There is a significant difference between the words `is' and `exists' that has either been overlooked or under-appreciated by many philosophers. This difference comes in sentences that express existential quantification using `is', `exists', or their cognates, such as, "There are cookies in the jar," or, "There exists a strange species of fish that nobody has studied yet." Phrases such as `there are' and `there exists' are existential quantifier expressions, since they're used to express existential quantification. The orthodox view of these (...)
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  7. added 2017-05-01
    Metaphysics as Make-Believe.Alexis Burgess - 2010 - In John Woods (ed.), Fictions and Models. Philosophia.
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  8. added 2017-02-15
    Editorial: Truth Matters.Denis Dutton & Patrick Patrick Gerard Henry - 1996 - Philosophy and Literature 20 (2):299-304.
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  9. added 2017-02-07
    Editorial: Truth Matters.Henry Patrick Gerard & Dutton Denis - 1996 - Philosophy and Literature 20 (2):299-304.
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  10. added 2017-01-31
    Fictionalism Versus Deflationism: A New Look.Matteo Plebani - 2018 - Philosophical Studies 175 (2):301-316.
    In the recent literature there has been some debate between advocates of deflationist and fictionalist positions in metaontology. The purpose of this paper is to advance the debate by reconsidering one objection presented by Amie Thomasson against fictionalist strategies in metaontology. The objection can be reconstructed in the following way. Fictionalists need to distinguish between the literal and the real content of sentences belonging to certain areas of discourse. In order to make that distinction, they need to assign different truth-conditions (...)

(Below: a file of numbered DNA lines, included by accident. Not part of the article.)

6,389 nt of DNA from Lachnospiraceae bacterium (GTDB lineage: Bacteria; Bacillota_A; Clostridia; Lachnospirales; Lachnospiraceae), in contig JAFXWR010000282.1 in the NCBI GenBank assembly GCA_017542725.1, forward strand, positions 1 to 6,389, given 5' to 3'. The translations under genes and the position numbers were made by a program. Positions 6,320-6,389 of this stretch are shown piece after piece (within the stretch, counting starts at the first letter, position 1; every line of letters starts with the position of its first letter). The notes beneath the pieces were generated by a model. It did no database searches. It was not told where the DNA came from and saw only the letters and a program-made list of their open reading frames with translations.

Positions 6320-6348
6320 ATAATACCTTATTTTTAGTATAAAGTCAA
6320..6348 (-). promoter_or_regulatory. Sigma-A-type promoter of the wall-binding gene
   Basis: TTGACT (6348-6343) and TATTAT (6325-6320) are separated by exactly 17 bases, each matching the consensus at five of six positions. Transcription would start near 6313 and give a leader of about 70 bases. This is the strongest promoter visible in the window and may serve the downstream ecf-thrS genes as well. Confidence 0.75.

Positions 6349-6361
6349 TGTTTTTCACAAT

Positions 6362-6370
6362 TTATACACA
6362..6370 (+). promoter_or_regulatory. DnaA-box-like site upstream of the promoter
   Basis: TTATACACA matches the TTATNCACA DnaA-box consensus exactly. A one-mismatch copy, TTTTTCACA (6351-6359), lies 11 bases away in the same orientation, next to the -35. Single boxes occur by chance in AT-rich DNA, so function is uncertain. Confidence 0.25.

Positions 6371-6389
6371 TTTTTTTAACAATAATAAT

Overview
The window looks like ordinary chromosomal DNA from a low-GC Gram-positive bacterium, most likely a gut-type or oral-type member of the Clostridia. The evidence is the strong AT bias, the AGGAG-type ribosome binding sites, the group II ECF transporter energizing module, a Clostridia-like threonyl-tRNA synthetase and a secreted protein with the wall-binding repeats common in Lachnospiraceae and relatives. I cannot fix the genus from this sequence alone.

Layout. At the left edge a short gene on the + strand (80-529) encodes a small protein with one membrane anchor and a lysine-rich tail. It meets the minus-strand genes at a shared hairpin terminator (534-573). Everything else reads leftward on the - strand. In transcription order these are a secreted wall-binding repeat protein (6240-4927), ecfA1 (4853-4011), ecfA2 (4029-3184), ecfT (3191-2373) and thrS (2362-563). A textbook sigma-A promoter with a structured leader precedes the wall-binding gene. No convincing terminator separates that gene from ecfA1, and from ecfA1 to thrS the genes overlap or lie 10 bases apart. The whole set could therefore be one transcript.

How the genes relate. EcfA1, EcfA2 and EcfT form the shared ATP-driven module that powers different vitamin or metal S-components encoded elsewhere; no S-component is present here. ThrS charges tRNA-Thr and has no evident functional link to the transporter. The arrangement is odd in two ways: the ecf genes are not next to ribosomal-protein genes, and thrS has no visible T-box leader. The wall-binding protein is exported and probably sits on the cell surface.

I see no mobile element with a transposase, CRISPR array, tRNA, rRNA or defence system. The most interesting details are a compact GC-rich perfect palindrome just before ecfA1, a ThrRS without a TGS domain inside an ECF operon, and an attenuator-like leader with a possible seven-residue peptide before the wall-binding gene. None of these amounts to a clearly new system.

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  11. added 2017-01-28
    Fiction, Mathematics and Modality: A Unified Fictionalism.Seahwa Kim - 1999 - Dissertation, Princeton University
    I defend a unified fictionalism about modality and mathematics. First, I defend each view separately against internal objections. Then, I attempt a unified fictionalism by giving an analysis of truth in fiction which is neither modal nor platonistic. Finally, I explore the prospects for nominalistic unified fictionalism. ;In the first chapter, I defend modal fictionalism: the view that statements about possible worlds are best understood as claims about the content of a fiction, the 'many-worlds story'. I address the Brock-Rosen objection (...)
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  12. added 2017-01-22
    Fiction and Fictionalism.E. Caddick - 2011 - British Journal of Aesthetics 51 (3):340-343.
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  13. added 2017-01-20
    Colour Fictionalism.Dimitria Electra Gatzia - 2010 - Rivista di Estetica 43:109-123.
    In "How to Speak of the Colors", Mark Johnston’s claims that eliminativism would require us to jettison colour discourse. In this paper, I challenge Johnston’s claim. I argue that a particular version of eliminativism, i.e., prescriptive colour fictionalism, allows us to continue employing colour discourse as we have thus far in the absence of colours. In doing so, it employs statistical models in its base discourse to derive high-level statistical constructs that can be linked to the fiction via bridge principles.